The Programme's Co-Director, Dr Fang-Long Shih, delivered a paper on 'The Chinese Social Order: family, gender, and ancestral orthopraxy', as part of LSE China Week [external link].
Tuesday 5 March 2013
The Programme's Co-Director, Dr Fang-Long Shih, participated in a conference entitled Cross-Strait Relations in an Era of Technological Change: Security, Economic and Cultural Dimensions, at St Antony's College, University of Oxford. She presented a paper entitled 'From Politics to Culture: Taiwanization Discourses and the Techno Prince Nezha'.
Saturday 2 February 2013
The Co-Directors of the LSE Taiwan Research Programme took part in a Chinese Religions Workshop at the Fairbank Center, Harvard University, entitled 'Margins as Centers and Centers as Margins'. Professor Stephan Feuchtwang presented a paper on 'Border Regions and Empty Spaces: centers as margins and margins as centers in China', and Dr Fang-Long Shih presented on 'The Changing Locations of Sam-Giap Maiden Temple in Taiwan.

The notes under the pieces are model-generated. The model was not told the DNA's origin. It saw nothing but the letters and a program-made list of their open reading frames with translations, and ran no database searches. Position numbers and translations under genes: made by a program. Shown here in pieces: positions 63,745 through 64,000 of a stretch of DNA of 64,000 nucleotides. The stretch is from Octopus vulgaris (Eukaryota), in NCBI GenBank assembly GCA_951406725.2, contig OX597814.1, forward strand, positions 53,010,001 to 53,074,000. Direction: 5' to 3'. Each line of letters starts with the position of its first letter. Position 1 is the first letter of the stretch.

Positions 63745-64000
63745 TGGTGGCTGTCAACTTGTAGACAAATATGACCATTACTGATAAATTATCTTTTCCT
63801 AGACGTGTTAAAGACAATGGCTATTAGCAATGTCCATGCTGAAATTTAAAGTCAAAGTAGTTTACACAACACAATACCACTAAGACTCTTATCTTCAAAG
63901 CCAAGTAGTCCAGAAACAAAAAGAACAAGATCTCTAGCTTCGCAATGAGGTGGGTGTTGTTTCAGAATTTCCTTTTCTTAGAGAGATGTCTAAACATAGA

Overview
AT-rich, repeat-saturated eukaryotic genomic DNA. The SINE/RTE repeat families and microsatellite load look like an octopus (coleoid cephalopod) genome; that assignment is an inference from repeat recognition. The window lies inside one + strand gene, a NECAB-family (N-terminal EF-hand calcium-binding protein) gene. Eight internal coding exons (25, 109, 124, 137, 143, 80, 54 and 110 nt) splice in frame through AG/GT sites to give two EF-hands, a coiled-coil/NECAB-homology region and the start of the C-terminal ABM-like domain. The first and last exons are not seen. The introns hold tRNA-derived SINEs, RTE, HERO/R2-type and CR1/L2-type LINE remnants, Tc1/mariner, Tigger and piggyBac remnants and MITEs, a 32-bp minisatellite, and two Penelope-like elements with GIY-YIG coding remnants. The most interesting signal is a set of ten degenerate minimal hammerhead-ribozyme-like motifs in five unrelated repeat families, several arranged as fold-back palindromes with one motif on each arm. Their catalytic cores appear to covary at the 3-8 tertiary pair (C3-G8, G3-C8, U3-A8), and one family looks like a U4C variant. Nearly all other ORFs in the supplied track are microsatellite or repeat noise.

A report of the event has been published in the Fairbank Center's newsletter for Spring 2013, page 4.
Death Betting Not a Part of Taiwanese Culture
Dr Fang-Long Shih responds to media reports about betting on the life expectancy of terminally-ill people in Taiwan
Wednesday 3 October 2012
The Programme's Co-Director, Dr Fang-Long Shih, was invited to be a visiting scholar at Chung Cheng University during October, funded by the Taiwan National Science Council. From 20 to 22 October she attended a conference on the goddess Mazu, and present a paper entitled 'A Return to Mazu: civil society and religion in Taiwan'.
Thursday 1 - Sunday 4 September 2011
Small Islands, Big Issues: Ireland and Taiwan in Comparative Perspective. Conference co-organised with and hosted by the John Hume Institute for Global Irish Studies, University College Dublin
The Taiwan Research Programme currently has the following special research themes undertakes comparative study of Taiwan and other locations:
Civil Society: Taiwan in Comparative Perspective
Cultural Heritage: Taiwan in Comparative Perspective
Economic Resilience (Details to follow)
Network Diplomacy (Details to follow)